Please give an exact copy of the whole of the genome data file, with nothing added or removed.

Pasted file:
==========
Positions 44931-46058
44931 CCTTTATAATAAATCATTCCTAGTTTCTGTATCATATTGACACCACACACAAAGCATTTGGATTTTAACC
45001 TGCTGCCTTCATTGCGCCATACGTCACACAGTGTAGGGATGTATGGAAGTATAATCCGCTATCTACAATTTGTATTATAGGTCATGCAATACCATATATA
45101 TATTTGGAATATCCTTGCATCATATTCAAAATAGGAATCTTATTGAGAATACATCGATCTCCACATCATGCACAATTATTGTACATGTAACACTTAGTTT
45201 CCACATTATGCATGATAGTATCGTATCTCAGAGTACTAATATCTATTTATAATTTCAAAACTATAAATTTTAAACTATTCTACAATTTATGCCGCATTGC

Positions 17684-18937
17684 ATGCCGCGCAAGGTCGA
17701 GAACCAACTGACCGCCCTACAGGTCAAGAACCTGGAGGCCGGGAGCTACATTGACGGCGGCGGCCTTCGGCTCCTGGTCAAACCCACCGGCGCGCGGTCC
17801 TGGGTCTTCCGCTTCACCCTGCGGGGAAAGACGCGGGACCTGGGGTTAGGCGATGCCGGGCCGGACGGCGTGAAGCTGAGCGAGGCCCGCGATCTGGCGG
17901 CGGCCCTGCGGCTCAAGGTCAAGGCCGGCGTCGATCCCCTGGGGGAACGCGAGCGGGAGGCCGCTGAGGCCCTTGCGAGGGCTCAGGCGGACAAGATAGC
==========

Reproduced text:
Positions 44931-46058
44931 CCTTTATAATAAATCATTCCTAGTTTCTGTATCATATTGACACCACACACAAAGCATTTGGATTTTAACC
45001 TGCTGCCTTCATTGCGCCATACGTCACACAGTGTAGGGATGTATGGAAGTATAATCCGCTATCTACAATTTGTATTATAGGTCATGCAATACCATATATA
45101 TATTTGGAATATCCTTGCATCATATTCAAAATAGGAATCTTATTGAGAATACATCGATCTCCACATCATGCACAATTATTGTACATGTAACACTTAGTTT
45201 CCACATTATGCATGATAGTATCGTATCTCAGAGTACTAATATCTATTTATAATTTCAAAACTATAAATTTTAAACTATTCTACAATTTATGCCGCATTGC

Positions 17684-18937
17684 ATGCCGCGCAAGGTCGA
17701 GAACCAACTGACCGCCCTACAGGTCAAGAACCTGGAGGCCGGGAGCTACATTGACGGCGGCGGCCTTCGGCTCCTGGTCAAACCCACCGGCGCGCGGTCC
17801 TGGGTCTTCCGCTTCACCCTGCGGGGAAAGACGCGGGACCTGGGGTTAGGCGATGCCGGGCCGGACGGCGTGAAGCTGAGCGAGGCCCGCGATCTGGCGG
17901 CGGCCCTGCGGCTCAAGGTCAAGGCCGGCGTCGATCCCCTGGGGGAACGCGAGCGGGAGGCCGCTGAGGCCCTTGCGAGGGCTCAGGCGGACAAGATAGC